Top Chef All-Stars: fried food y’all!

Last night “Top Chef All-Stars” on Bravo merged its own brand with Food Network, as Paula Deen was introduced by host Padma Lakshmi as the guest judge for the quick fire challenge. But first they showed the remaining six chefs hanging around with Richard showing Mike his “secret black book” of ideas. Hmmm. So what do you think the challenge was? Yep, making a dish using a deep fryer.

Paula said that her true favorite was Antonia’s fried shrimp and avocado, but she was disqualified for only plating one dish in time and not two. The least favorites were Dale (oyster and beef) and Carla (catfish). The two favorites not named Antonia were Richard (fried mayo balls!) and Mike (fried chicken in oyster shells–an idea he stole from Richard’s book!). Mike won and he took home $5K as well as angry glares from Richard. Wow. Carla, Tiffany and Antonia talked about this being a violation of “chef law.”

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TV in the 2000s: My Top Reality Shows For the Decade

Reality TV was kicking into high gear in the early part of the decade, and in 2002 Fox’s “American Idol” changed many things about how we watch TV, how we view the music industry, and how we view Paula Abdul. These are all shows that I blog about, so suffice to say that while I have become somewhat knowledgeable about each show, I do enjoy watching them, and enjoy them immensely. Here is how I rank them…..

“American Idol” (Fox)—It’s hard to argue with ratings and how this show has become the #1 show, maybe of all-time. And while we have taken issue with the judges, the producers and oftentimes, the talent, the fact remains that the concept of “American Idol” is awesome –to let viewers determine who they want to be a pop star. And it’s likely exceeded the expectations of producers and industry execs, particularly with the careers of Kelly Clarkson and Carrie Underwood. In fact, without Idol, what would those two be doing right now?

“The Biggest Loser” (NBC)—It’s hard to believe no one thought of a show like this long before reality TV came to be. And what could be more inspiring to Americans than to prove that those of us getting fat while watching reality TV and eating bad food and not exercising, that we can actually lose weight, and a lot of it, if we put the effort in. But seeing how the show transforms the lives of its contestants is must-see TV, and can be downright heartwarming. Sometimes, however, the producers let gameplay take over, which can cloud the purpose of the show. But still, the show is already in its 8th season and shows no signs of slowing down.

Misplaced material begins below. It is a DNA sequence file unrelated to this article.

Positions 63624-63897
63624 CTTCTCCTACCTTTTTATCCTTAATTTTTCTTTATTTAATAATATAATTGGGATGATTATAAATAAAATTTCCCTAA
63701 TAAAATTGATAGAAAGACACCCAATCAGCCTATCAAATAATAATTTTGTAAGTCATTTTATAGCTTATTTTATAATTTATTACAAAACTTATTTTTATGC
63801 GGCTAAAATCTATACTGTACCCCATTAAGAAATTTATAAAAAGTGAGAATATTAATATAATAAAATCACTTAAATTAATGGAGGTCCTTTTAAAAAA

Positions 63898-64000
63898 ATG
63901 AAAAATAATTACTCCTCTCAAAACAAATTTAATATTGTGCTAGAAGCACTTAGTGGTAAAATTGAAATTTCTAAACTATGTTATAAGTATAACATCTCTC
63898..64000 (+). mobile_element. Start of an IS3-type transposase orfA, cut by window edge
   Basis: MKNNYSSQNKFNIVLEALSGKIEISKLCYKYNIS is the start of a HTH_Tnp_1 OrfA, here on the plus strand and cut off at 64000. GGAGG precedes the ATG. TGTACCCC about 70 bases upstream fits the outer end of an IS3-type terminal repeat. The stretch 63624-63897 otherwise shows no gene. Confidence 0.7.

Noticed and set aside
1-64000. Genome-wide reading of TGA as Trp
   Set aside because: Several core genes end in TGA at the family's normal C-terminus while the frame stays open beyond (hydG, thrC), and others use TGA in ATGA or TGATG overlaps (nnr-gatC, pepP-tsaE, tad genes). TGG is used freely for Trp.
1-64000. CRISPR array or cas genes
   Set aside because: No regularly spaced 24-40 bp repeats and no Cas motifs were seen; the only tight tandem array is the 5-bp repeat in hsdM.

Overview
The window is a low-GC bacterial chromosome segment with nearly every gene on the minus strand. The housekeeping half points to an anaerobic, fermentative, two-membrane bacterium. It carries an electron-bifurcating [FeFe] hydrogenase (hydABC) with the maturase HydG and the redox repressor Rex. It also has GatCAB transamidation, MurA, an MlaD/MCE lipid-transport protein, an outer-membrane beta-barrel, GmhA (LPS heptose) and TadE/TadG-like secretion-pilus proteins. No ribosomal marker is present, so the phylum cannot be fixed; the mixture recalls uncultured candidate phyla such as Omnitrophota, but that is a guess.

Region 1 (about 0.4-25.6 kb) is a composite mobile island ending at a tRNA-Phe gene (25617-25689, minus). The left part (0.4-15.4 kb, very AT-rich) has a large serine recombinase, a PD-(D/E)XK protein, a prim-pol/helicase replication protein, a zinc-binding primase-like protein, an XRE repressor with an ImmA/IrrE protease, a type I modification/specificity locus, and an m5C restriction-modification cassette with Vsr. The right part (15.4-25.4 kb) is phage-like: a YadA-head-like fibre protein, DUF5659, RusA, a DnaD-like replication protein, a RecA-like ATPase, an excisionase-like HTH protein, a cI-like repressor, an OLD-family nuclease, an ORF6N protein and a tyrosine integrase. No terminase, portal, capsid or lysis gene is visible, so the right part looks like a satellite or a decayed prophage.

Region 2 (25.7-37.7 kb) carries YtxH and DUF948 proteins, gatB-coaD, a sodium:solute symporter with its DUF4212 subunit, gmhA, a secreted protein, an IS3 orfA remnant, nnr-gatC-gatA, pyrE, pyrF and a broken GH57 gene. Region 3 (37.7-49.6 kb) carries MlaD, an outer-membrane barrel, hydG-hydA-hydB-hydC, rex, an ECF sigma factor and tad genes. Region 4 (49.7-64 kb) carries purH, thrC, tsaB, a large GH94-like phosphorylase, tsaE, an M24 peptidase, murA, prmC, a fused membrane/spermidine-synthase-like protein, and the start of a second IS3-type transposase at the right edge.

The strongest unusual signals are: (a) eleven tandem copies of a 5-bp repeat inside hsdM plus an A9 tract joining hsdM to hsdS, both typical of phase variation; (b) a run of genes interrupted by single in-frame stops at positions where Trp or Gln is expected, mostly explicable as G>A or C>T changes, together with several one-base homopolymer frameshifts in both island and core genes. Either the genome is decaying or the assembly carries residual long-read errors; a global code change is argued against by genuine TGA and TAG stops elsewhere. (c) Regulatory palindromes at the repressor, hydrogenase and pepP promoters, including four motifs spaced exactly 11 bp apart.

“Top Chef” (Bravo)—Admittedly, I only started watching this one in Season 5, but became hooked faster than I’ve been hooked by any reality show. It’s so well done, and has made me notice things in the production, like lighting and music and continuity, that I’ve never noticed in shows like this before. Then there is the competition itself, and it’s a show that pits, well, top chefs, against each other—chefs that know fine dining but have to stay on the cutting edge of cuisines and techniques for survival on the show.

“Hell’s Kitchen” (Fox)—The boisterous Gordon Ramsay became a fixture in our living rooms a few yeas back, and “Hell’s Kitchen” was an awesome concept for the first two or three seasons. After that, it began to lose some of its appeal—mostly because they have stuck to the same format again and again without much variation. Still a great show, but after six seasons, they need to take a break or change things up.

“The Next Food Network Star” (Food Network)—This show gained all of its credibility after the fact, once Season 2 champ Guy Fieri became a rock star almost overnight. But in the three seasons since, it’s failed to produce anyone like Guy, and maybe never will again. Plus, you can’t keep crowning a champ, and then give them 5-6 shows before letting them fade into oblivion. At least in my book, that hurts this show’s credibility.

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A few questions with Eddie Gilbert of The Next Food Network Star

Eddie Gilbert was the third contestant to be eliminated on Season 5 of “The Next Food Network Star” this past Sunday. Gilbert made a watermelon/red onion/feta salad that one judge claimed was “indedible,” and he was on the elimination block each of the first three episodes. We had the chance to ask Gilbert a few questions (thanks Food Network and Electric Artists!) about his experience on the show and what the future holds:

Premium Hollywood: Do you think you should have chosen your own recipe instead of using a Paula Deen recipe, and do you think that was ultimately your downfall?

Eddie Gilbert: It wasn’t an exact recipe from a Paula Deen cookbook. I definitely put my own spin on it. As far as it leading to my downfall, I don’t know.

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